The Chronicle Gambia

Gambia – “Right to Know” Calls for an Urgent Grand Coalition to Preserve Democracy

A Gambian Civil Society organization has called the “expanded field” of presidential aspirants in the opposition to unite and end incumbent Adama Barrow’s desperate determination to do whatever he deems necessary to cling to office, no matter the consequences.

The “Right to Know,” also called R2K Gambia, a civil society organization formed by Gambian human rights activists from diverse backgrounds in the EU, West and Southern Africa, UK, and the US, made this call in the wake of the recent announcement on September 4, 2021, by the interim leader of the Alliance for Patriotic Reorientation and Construction (APRC), Fabakary Tombong Jatta, of a political merger between Yahya Jammeh’s party and president Adama Barrow’s National Peoples’ Party (NPP) for the 2021 Presidential election.

In a statement issued this Monday, “Right to Know” describes the new Yahya Jammeh-Adama Barrow alliance as “The culmination of the ultimate political and moral betrayal of the Gambian people. It is a sign of weakness and the actions of a desperate head of state which remains determined to do whatever he deems necessary to cling to office, no matter the consequences”.

Setting the stage of the critical picture every Gambian needs not to miss as regards the December 4th presidential election, “R2K Gambia ” indicates that “On the ballot on December 4 is the choice between the restoration and merger of a corrupt, authoritarian, and incompetent regime that Gambians rejected on the one hand; and, on the other, the forces of democracy, pluralism, and progress that the opposition parties represent. The stakes could not be higher for The Gambia in the near term and generations unborn.”

According to the Gambian Civil Society platform, The Gambia has reached that moment when “Successful nations are led at critical moments by citizens who can summon the courage to look beyond partisanship and understand that leadership means setting aside personal ambition to advance the common good when the national interest must take precedence over each party’s interest and each party leader’s ambition.”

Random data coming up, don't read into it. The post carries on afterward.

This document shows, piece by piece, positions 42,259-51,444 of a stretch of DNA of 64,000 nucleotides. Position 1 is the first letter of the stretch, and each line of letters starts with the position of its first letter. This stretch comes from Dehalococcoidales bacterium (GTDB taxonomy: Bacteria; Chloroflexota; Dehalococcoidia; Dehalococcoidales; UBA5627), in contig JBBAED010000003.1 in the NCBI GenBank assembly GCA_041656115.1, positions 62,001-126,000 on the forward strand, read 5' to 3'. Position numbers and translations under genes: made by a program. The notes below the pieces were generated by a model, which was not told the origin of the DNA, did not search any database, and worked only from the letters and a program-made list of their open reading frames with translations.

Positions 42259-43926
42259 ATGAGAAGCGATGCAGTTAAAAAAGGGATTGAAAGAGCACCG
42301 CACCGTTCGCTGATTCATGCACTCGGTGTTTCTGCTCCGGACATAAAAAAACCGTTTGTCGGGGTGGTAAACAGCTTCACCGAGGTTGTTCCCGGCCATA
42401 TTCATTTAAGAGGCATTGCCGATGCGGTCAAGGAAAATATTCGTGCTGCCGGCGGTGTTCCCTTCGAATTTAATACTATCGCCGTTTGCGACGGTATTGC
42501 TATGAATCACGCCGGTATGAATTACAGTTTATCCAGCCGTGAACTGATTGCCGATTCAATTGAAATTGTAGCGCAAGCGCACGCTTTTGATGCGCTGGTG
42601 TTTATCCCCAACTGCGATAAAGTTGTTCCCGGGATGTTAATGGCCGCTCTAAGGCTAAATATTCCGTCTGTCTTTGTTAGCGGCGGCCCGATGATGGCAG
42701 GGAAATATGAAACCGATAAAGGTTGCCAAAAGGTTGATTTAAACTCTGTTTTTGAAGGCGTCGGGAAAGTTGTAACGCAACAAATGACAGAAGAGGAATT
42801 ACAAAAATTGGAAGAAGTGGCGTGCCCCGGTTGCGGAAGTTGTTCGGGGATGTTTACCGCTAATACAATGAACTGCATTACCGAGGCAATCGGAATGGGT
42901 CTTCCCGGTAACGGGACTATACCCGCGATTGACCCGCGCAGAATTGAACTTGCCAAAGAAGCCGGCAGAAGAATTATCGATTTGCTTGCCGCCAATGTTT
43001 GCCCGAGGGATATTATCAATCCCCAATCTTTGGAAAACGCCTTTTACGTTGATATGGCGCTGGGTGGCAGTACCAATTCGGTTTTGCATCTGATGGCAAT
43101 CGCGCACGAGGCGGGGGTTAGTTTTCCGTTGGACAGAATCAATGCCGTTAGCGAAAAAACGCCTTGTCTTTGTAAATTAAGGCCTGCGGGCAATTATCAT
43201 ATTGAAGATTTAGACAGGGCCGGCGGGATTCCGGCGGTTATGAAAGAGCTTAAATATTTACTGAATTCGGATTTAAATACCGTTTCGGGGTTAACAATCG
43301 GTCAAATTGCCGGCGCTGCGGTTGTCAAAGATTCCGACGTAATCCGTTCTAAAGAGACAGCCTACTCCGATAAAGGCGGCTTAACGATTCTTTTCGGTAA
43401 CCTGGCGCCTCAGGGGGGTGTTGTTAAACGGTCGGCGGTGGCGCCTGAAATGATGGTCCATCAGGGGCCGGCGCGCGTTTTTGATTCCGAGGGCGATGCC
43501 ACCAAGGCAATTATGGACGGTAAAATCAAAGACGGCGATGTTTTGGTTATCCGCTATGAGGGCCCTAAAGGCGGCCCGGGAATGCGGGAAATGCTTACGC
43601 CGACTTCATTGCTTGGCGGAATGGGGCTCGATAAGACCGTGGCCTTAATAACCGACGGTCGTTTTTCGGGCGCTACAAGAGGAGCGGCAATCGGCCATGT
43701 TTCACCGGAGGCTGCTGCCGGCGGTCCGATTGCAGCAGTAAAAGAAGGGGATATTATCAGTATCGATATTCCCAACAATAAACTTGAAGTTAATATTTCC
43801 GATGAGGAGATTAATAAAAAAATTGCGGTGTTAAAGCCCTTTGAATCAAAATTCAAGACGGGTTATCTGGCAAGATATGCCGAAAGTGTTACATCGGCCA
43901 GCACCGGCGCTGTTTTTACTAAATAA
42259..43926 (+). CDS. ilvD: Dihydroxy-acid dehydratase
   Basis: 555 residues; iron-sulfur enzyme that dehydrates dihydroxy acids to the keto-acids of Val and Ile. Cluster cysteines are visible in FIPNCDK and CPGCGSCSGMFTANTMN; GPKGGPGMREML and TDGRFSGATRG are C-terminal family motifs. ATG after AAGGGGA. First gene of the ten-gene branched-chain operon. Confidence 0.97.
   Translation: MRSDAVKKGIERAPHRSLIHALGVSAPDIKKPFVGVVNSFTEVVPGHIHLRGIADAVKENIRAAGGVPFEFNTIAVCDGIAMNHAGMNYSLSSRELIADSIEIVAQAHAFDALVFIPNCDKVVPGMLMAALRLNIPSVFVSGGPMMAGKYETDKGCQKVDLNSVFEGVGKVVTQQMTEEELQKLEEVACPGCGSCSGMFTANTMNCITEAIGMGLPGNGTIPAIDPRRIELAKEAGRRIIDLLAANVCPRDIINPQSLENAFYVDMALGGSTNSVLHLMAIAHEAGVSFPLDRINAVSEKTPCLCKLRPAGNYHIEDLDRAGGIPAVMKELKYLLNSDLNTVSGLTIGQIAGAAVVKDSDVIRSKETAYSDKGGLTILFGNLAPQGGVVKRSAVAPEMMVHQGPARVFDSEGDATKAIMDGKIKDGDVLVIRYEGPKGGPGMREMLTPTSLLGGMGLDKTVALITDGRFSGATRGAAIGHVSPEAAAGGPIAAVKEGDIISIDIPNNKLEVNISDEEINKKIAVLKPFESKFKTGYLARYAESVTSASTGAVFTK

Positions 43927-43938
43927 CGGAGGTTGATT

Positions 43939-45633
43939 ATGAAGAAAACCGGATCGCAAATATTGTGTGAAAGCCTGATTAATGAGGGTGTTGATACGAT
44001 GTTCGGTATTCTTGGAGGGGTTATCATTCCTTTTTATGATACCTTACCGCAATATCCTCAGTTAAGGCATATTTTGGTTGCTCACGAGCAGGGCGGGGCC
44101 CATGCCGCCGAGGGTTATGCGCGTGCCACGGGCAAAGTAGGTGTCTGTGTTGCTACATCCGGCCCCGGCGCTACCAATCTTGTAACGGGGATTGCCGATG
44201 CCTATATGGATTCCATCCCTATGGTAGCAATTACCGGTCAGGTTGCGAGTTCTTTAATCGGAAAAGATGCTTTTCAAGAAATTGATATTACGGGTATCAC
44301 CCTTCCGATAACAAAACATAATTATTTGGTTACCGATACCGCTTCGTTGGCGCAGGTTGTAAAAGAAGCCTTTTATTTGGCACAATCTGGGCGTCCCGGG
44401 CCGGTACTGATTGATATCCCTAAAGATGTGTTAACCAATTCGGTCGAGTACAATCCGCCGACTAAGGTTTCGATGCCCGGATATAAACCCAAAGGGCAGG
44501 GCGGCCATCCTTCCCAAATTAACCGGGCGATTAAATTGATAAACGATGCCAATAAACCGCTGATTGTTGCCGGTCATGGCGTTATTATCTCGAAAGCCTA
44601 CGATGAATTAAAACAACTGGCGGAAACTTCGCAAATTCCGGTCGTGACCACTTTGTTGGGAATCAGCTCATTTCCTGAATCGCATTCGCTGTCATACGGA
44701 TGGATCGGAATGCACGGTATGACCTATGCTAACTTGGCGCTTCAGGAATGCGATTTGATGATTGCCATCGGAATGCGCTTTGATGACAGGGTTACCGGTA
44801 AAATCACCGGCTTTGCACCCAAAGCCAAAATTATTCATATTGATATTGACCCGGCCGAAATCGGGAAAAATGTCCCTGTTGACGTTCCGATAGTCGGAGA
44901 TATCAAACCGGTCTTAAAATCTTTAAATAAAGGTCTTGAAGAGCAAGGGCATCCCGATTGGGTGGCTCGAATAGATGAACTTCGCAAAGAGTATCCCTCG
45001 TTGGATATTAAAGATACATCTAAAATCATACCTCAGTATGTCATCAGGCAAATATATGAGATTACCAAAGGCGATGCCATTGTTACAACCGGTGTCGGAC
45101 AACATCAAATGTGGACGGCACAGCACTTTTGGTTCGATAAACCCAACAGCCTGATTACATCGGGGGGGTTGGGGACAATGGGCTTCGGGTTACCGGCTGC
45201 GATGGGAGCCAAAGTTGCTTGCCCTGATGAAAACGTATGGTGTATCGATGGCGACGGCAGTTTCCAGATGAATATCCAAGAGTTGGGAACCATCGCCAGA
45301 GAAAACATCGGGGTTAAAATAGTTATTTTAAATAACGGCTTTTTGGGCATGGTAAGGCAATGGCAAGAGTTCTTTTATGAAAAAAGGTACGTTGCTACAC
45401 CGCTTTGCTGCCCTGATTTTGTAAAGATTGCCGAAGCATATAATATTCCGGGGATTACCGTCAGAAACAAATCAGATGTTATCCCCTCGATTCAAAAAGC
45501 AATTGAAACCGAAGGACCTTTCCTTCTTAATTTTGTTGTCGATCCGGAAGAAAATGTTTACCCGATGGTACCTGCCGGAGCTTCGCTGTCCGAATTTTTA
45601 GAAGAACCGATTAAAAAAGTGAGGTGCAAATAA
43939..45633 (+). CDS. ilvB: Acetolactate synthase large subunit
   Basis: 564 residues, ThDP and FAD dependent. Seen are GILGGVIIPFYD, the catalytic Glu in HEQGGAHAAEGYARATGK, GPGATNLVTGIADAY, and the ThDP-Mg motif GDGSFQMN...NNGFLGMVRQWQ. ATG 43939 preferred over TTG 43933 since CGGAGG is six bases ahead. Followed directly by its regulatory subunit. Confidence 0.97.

In what looks to be a stern warning, the “Right to Know” warns political parties, the Gambian people, and opposition aspiring presidential candidates that “The realization that the country’s peaceful future, political stability, and economic recovery are under threat.”

The organization cautions strongly that although an expanded field of candidates vying for the nation’s highest office is commendable, “A fractured opposition plays into a Jammeh-Barrow strategy, elevating their chances for re-election and ushering in a full circle and a return to autocracy, tyranny, kleptocracy, and impunity (as uncovered by the Janneh Commission and the TRRC). Gambians rejected these unacceptable traits in December 2016, only to see a total reversal under an APRC-NPP alliance five years later”.

Therefore, according to this Gambian Civil Society platform, the logical and moral response  “must surely be a united opposition to ensure that this axis of evil is defeated.”

The “Right to Know” calls for a broad coalition to prevent impunity and defeat the prospect of Yahya Jammeh and Adama Barrow implementing their gloomy agenda on Gambians.

The Right to Know Statement reads, “We call on all the opposition parties to form a grand coalition to oppose the Jammeh-Barrow candidacy. The best path to victory on December 4 is for all the parties to rally support behind a credible coalition candidate under one umbrella. A shared victory will unite the country, reduce the polarization in our politics and the possibility of a contested election result. But, more importantly, it will also prevent the culture of impunity now being entrenched by a Jammeh-Barrow alliance and instead, promote transparency, accountability, justice, and good governance”.

According to the “Right to Know,” by failing to unify and have multiple candidates corral vigorously behind one presidential candidate, we risk handing victory to President Barrow, and by extension, to Yahya Jammeh under the current first-past-the post-elections rule; something that the CRC 2020 draft constitution would have addressed.

Reminding the opposition of one obvious calculated failure by President Adama Barrow with high stakes at play, the “Right to Know” recalls that “Sadly, the very proponents and possible benefactors of this cynical political merger succeeded in destroying the possibility of a ’50 plus one’ threshold as proposed in the draft constitution. As a result, our elections are now relegated to the 1997 Constitution, which has been so severely tampered with and abused that it is no longer fit for purpose”.

The Right to know has also announced that in conjunction with this declaration, it has established a working group to engage the political parties to convene an exploratory meeting to discuss the conditions under which they could form a coalition. If the parties agree to proceed, the organization’s objective is to complete the selection process by October 15, 2021.





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